Meeting the Demand of Today’s Pandemic Delivery System Is Challenging
The evolution of the shed at your family cabin is a fascinating story. Your father built this shed on a trailer bed in the early 1980s, which allowed it to be moved in case of the occasional flooding that occurs along the nearby river. When he finished it, he said it looked like a gypsy wagon, so as a young adult you decided to try your had at embellishing it with a Czech inspired design on the end facing the main road. Dad painted it a peach color, and he even added fake windows with shutters on the sides to resemble a gypsy wagon even more.
When the original peach paint deteriorated, the family got together and painted the shed a light green. About seven years ago, you decided it needed to have some Czech designs again, but you failed to give the side of the shed a fresh coat of paint before adding the designs. Your son and his three children were there with you when you started this second project, and they added their assistance to some of the designs with their paint brushes, as well.
Recently, however, the original light green paint had deteriorated enough that the designs were cracking and peeling off, so it was time to redo the Czech designs on the old Gypsy Wagon a third time. It broke your heart to cover the work your grandchildren had done the last time, but it was necessary to start with a fresh undercoat this time.
You tried to stay true to the last design by making only a few newer and minor adjustments to allow more room in front of the shed for the irises and other flowers that normally grow pretty tall. And luckily, you had saved the stencils you used seven years ago for the lettering, so you did not feel as if you had to “reinvent the wheel” when it came to the letters.
In 1954, your father and uncles did the construction on the cabin with your grandparents offering to pay for the materials. In 1987, your parents bought the cabin from my grandparent’s estate, and a few years later, they added all four of their children to the deed. Therefore, this is truly a family cabin owned by you and your siblings. Painting the Czech designs on the shed is truly a labor of love, and you consider it a nod to your Czech heritage and all of your loved ones who worked hard to provide such a beautiful and restful place for us to enjoy in our retirement years.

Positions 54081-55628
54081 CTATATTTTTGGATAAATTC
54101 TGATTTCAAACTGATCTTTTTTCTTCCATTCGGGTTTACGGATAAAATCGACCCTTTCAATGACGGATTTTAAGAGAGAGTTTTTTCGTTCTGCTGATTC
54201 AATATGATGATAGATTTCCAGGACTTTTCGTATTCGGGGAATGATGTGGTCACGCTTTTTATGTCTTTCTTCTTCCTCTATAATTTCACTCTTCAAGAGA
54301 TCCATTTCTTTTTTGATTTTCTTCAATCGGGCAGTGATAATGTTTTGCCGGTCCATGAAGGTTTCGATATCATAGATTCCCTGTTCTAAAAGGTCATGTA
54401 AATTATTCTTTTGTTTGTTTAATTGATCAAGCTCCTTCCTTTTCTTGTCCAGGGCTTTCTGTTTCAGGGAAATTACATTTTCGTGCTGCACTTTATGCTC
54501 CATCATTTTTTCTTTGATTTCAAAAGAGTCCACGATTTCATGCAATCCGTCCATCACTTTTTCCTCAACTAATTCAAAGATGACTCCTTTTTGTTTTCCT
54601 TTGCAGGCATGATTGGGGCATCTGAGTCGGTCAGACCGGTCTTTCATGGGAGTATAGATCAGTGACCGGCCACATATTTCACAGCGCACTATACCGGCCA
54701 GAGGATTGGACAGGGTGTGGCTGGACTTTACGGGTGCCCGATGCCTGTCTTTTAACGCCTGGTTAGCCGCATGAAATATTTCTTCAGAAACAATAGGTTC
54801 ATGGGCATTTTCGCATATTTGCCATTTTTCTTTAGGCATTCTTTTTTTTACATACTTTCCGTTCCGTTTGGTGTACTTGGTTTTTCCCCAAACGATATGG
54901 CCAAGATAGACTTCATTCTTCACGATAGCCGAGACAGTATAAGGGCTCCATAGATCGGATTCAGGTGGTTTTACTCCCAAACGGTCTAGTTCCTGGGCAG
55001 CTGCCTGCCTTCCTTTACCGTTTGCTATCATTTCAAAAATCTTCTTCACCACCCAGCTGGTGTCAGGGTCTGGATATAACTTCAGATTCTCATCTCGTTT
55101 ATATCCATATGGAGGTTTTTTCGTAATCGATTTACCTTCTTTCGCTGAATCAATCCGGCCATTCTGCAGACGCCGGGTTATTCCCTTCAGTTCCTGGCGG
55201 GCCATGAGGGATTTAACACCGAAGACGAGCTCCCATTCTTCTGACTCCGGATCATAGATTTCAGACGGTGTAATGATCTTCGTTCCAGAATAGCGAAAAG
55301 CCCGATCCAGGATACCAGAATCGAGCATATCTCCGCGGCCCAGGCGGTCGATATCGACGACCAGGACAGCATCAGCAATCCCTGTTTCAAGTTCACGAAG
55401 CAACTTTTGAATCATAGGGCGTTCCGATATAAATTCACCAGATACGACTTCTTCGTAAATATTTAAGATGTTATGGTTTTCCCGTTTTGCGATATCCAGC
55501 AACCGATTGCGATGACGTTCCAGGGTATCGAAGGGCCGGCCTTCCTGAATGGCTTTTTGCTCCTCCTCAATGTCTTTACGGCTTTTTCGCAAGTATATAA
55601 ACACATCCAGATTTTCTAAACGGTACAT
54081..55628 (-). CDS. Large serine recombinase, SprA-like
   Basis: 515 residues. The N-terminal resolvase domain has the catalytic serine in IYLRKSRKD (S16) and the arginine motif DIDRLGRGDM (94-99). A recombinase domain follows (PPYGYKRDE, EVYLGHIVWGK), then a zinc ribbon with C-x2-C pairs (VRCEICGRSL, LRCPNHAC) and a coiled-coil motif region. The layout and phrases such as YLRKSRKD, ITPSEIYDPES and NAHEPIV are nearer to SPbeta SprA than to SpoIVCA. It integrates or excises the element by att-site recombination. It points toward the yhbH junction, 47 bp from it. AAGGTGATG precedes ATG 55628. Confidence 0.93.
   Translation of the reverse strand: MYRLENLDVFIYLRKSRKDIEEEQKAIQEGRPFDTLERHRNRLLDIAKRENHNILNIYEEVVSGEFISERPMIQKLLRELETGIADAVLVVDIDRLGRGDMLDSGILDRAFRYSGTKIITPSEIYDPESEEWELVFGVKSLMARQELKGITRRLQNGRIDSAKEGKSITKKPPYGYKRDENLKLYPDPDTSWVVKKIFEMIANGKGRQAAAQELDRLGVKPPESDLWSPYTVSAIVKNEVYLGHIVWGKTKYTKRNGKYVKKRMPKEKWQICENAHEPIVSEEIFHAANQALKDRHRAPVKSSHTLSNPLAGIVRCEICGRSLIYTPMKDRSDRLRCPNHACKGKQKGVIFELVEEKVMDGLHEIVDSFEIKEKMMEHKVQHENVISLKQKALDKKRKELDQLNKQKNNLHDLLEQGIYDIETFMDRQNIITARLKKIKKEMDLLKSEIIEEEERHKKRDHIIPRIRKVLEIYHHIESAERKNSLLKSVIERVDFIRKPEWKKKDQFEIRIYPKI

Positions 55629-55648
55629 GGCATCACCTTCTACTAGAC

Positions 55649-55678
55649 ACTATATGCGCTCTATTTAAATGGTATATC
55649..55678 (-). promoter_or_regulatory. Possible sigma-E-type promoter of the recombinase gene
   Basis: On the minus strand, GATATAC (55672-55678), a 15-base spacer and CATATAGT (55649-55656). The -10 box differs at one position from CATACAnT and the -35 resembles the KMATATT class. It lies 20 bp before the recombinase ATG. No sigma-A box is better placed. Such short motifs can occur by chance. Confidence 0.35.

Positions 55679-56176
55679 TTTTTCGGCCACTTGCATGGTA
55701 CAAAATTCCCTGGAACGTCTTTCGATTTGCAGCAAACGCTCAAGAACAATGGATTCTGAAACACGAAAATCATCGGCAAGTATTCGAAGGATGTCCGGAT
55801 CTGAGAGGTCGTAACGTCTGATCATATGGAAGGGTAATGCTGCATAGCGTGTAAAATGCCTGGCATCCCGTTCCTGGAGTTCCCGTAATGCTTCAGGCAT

Today, your family needs that rest and enjoyment now more than ever before. As owners of a trucking company the last seven months have been a challenge. The increase in the demand your company has seen, combined with the even greater need for detailed work with trucking factoring companies has kept your husband, who in therapy is retired, and your two sons. All three of them had worked with small business factoring companies before, but the almost immediate and now constant demand from your customers has required the investment in new trucks, many more new trailers, and nearly the double amount of drivers. When you think about your father pulling that gypsy wagon to the campground all those years ago, you realize that the business of pulling important cargo across the nation has changed.
Without the help of advance business capital factoring options provided by trucking factoring companies, you know that the business would never have been able to grow and expand the way it needed to. Nearly 12 million trucks, rail cars, locomotives, and vessels move goods over the transportation network, and your business is just a small part of that process, but even your part requires a rather unpredictable amount of cash and capital. Fortunately, trucking factoring companies provide the extra funds that many businesses like your family’s need to meet payroll and to cover extra expenses when expansion is needed. According to the Wall Street Journal, “Trucking factoring companies advance most of the invoice amount, usually 70% to 90%, after checking out the credit-worthiness of the billed customer. When the bill is paid, the factor remits the balance, minus a transaction, also known as the factoring, fee.”